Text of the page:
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Australia’s leading GP training college strengthens calls for GP workforce boost

Royal Australian College of GPs 2 mins read

The Royal Australia College of GPs (RACGP) has today doubled down on calls for the Federal Government to invest in increasing the general practice workforce to meet the growing needs of communities across Australia.  

Australia’s peak GP body responsible for training 90% of Australia’s general practitioners, the RACGP is making the calls at a meeting of medical leaders in Canberra today.  

RACGP President Dr Nicole Higgins said a strong general practice workforce is essential for a healthy Australia.  

“Having enough GPs training and working in every community is vital for peoples’ health and wellbeing, as well as for the government’s health reforms to succeed,” she said. 

“Australia is facing a significant health worker shortage. There are critical shortages of pharmacists, nurses, psychiatrists, and GPs too. 

“This is why the RACGP is calling for the government to fund incentives and subsidised training to get enough GPs in every community in the next federal Budget. 

“GPs keep people healthy and well, and a strong general practice workforce is essential for Australia to address the health challenges of today and the future. This includes our aging population and rising rates of chronic disease, which are putting increasing pressure on our health system and hospitals. 

“Being a GP is one of the most rewarding jobs. But the workforce has been stifled by decades of underfunding. 

“We need action now to attract and retain this essential workforce, to secure the health of our communities. 

“As Australia’s largest GP training college, we know what is needed to get more GPs in training and boost the workforce. 

“We’re calling for the Federal Government to implement simple measures to boost the workforce in the immediate future, and long term. This includes subsidising training for international and local doctors who train to become specialist GPs in regional and rural Australia. This will boost the workforce right away, and into the future, because the research shows GPs who train rurally are more likely to choose to live there.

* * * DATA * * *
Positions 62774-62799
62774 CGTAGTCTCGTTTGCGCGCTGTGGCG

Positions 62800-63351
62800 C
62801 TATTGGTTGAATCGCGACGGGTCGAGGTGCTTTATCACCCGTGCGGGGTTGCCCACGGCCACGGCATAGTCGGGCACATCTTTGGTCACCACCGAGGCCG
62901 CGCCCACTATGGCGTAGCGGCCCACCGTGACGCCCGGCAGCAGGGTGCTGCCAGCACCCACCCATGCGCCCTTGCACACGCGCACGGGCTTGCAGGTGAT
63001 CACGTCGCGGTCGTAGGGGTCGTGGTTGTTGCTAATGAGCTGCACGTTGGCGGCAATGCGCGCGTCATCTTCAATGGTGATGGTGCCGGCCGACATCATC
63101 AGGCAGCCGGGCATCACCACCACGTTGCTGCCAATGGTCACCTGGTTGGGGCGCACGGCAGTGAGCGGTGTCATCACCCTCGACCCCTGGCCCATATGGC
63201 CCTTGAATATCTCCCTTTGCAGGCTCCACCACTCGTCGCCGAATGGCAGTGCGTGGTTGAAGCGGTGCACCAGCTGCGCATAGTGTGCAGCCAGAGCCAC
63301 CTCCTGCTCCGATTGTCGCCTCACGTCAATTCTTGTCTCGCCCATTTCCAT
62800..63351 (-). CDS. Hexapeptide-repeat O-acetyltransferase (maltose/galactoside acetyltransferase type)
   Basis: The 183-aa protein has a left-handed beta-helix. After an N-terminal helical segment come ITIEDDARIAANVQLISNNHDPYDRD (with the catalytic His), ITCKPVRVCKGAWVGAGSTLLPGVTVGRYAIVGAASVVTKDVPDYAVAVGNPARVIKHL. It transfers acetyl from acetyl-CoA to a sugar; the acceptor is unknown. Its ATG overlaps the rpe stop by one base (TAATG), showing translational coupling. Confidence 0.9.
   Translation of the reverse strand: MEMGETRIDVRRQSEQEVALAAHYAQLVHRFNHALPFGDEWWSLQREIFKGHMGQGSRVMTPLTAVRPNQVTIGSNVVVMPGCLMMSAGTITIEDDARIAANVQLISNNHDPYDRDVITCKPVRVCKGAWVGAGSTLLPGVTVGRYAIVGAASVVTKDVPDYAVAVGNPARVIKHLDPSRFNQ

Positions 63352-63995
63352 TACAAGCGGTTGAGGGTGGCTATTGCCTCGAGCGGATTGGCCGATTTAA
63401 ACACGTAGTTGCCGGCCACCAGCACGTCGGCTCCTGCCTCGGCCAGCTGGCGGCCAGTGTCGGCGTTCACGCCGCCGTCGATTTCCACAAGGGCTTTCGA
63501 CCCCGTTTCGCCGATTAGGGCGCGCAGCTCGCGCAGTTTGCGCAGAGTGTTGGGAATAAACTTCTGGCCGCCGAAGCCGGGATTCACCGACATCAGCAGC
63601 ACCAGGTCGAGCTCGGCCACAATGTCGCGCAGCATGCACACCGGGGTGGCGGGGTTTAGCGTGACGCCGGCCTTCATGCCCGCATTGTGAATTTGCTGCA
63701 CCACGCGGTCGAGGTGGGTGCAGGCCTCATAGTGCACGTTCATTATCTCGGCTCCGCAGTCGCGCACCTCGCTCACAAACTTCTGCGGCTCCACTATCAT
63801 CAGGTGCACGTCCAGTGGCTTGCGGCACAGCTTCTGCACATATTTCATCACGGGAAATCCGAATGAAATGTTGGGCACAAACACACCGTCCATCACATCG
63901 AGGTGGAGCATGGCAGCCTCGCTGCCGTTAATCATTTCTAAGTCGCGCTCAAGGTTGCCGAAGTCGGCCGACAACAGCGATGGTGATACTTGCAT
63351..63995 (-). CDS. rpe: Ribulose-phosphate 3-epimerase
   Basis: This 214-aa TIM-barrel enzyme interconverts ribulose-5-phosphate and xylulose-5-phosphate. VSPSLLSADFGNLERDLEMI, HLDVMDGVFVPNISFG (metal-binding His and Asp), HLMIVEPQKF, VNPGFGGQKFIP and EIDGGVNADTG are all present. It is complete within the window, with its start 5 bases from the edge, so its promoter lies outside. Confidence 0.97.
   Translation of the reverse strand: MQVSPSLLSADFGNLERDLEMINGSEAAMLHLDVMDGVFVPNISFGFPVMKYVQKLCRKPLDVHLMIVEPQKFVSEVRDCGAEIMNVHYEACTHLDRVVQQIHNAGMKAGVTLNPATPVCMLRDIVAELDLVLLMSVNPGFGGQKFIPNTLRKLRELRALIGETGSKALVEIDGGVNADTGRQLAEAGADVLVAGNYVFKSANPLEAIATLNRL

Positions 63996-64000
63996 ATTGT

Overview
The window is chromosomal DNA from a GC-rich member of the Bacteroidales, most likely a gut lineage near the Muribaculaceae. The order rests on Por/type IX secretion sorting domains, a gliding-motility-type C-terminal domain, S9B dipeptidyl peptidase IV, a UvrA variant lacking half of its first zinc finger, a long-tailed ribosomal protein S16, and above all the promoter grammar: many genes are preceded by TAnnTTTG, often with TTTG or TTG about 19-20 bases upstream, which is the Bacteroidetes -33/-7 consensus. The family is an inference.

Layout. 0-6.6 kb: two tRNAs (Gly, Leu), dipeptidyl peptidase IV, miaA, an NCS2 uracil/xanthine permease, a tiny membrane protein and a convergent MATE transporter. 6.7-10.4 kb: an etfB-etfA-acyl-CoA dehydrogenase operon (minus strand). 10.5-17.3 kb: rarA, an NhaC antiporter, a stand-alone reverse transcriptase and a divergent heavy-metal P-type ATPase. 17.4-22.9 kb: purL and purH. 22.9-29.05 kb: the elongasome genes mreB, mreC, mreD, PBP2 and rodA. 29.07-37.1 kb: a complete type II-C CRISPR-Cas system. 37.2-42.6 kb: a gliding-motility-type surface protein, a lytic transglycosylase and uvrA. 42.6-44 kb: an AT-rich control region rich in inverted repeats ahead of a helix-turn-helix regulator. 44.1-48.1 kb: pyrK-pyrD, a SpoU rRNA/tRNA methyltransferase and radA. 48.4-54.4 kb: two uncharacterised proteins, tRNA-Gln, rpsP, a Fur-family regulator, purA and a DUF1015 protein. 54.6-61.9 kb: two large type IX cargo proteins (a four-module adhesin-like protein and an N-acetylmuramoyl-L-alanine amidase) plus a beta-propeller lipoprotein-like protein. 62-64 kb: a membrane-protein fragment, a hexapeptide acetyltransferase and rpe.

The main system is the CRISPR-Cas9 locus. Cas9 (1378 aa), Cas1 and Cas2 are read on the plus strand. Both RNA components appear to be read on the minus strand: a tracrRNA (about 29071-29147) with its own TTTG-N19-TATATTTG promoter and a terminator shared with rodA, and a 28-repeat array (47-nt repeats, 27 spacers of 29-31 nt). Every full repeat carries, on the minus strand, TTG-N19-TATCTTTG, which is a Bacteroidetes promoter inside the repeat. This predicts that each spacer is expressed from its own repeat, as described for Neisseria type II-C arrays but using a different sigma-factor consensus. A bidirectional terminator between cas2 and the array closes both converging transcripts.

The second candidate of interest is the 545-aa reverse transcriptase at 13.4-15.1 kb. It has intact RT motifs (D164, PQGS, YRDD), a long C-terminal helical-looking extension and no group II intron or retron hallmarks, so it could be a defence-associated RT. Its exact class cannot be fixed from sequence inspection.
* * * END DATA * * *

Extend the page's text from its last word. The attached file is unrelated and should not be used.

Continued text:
“We’re also calling for the barriers to GP training to be removed, including differences in work entitlements and pay between hospitals and private practice. Currently, GPs in training don’t get paid parental or study leave. And it can be fixed immediately by funding work entitlements and an incentive payment, so GPs in training get the same as their hospital-based counterparts.  

“Together, these measures will boost our homegrown GP workforce, and attract more highly trained overseas doctors to Australia to meet our growing health needs. Everyone needs general practice care, and having enough GPs in every community is essential for the health of our nation.” 

In its pre-Budget Submission 2024-25, the RACGP is calling for: 

  • Funding for 500 participants in the Fellowship Support Program and 600 in the PEP – Specialist Program to boost Australia’s GP workforce and get more GPs into communities in need. 

  • Funding for paid parental and study leave for GP registrars and an incentive payment to ensure they’re paid the same as those working in hospitals.   

~ENDS


About us:

The Royal Australian College of General Practitioners (RACGP) is the peak representative organisation for general practice, the backbone of Australia’s health system. We set the standards for general practice, facilitate lifelong learning for GPs, connect the general practice community, and advocate for better health and wellbeing for all Australians.

Visit www.racgp.org.au. To unsubscribe from RACGP media releases, click here.


Contact details:

John Ronan
Media Adviser

Ally Francis
Media Adviser

Stuart Winthrope
Media Officer

Contact: 03 8699 0992media@racgp.org.au

Follow us on Twitter: @RACGP and Facebook.

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